Iran requests meeting with Argentina at the coming UN General Assembly
Iran's Foreign Minister Ali Akbar Salehi formally requested his Argentine counterpart Héctor Timerman for a meeting to be held next week at the United Nations General Assembly, the Ministry reported.
Argentina is expected to announce during the annual assembly it will freeze bilateral relations with Iran due to the lack of cooperation with the country's justice to clear up the 1994 AMIA terrorist attack.
Last year, the Argentine government had opened the dialogue with President Mahmaoud Ahmadinejad administration, and President Cristina Fernández had requested UN ambassador and current ambassador in the US, Jorge Argüello, to remain at the floor during the Iranian president's speech to the UN General Assembly.
It was the first time signals were exchanged between Teheran and Buenos Aires since President Cristina Fernandez reached the Executive branch.
As the dialogue failed, it was expected that this coming assembly Argentina's representative Mateo Estemé would leave the floor during Ahmadinejad's speech at the UN.
In related news it was announced that Foreign ministers and the chief negotiator for world powers will meet next week to try to figure out how to break an impasse in negotiations over Iran's nuclear program, after talks on Tuesday yielded no sign of progress.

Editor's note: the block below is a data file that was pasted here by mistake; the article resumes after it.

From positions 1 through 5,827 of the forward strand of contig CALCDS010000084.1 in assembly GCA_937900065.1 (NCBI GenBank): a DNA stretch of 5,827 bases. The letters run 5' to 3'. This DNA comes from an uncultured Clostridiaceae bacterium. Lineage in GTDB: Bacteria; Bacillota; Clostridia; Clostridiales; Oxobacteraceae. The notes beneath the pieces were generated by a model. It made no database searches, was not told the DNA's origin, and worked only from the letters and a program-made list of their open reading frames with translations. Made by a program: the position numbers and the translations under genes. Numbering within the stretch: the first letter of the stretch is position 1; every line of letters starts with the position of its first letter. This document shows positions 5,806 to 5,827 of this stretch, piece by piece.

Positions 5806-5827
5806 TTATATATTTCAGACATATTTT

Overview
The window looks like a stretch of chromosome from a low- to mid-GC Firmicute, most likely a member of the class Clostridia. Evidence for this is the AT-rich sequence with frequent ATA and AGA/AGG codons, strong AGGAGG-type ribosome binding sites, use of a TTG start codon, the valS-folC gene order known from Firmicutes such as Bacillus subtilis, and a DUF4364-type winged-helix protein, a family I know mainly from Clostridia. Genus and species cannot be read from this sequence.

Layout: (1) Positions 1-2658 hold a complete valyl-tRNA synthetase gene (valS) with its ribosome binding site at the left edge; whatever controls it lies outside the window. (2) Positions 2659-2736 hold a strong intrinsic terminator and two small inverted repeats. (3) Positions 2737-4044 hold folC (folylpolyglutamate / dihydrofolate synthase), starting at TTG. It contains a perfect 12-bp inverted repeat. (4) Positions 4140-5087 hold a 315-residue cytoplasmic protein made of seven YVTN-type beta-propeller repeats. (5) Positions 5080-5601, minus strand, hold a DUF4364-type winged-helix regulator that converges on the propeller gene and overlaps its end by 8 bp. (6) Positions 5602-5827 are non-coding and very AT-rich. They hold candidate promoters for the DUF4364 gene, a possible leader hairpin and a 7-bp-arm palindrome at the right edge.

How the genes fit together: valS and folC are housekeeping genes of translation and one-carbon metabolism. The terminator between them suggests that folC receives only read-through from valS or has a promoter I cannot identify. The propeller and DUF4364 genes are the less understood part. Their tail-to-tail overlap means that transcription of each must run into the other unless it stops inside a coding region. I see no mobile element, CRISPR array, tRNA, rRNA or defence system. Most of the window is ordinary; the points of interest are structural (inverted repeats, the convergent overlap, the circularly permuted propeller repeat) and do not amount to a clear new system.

Six world powers, represented by European Union foreign policy chief Catherine Ashton, have sought to persuade Iran to scale back its nuclear program through intensifying economic sanctions and diplomacy.
The powers fear Iran is developing a bomb, but Tehran says its program serves peaceful purposes only. In the latest talks, Ashton and Iran's chief negotiator Saeed Jalili held a meeting in Istanbul that was described as useful and constructive.
It was an important opportunity to stress once again to Iran the urgent need to make progress, according to Ashton's spokesman.
Though three rounds of talks since April have made little progress, neither side wants to break off negotiations because of concerns that this could lead to a new war.
Israel, believed to be the only nuclear-armed state in the Middle East, sees a possible Iranian nuclear bomb as a threat to its existence and has said it may resort to military means if diplomacy and sanctions fail.
Any deals are likely to be struck only during political talks between Iran and the six powers - the United States, Russia and China, plus three EU nations: France, Germany and Britain.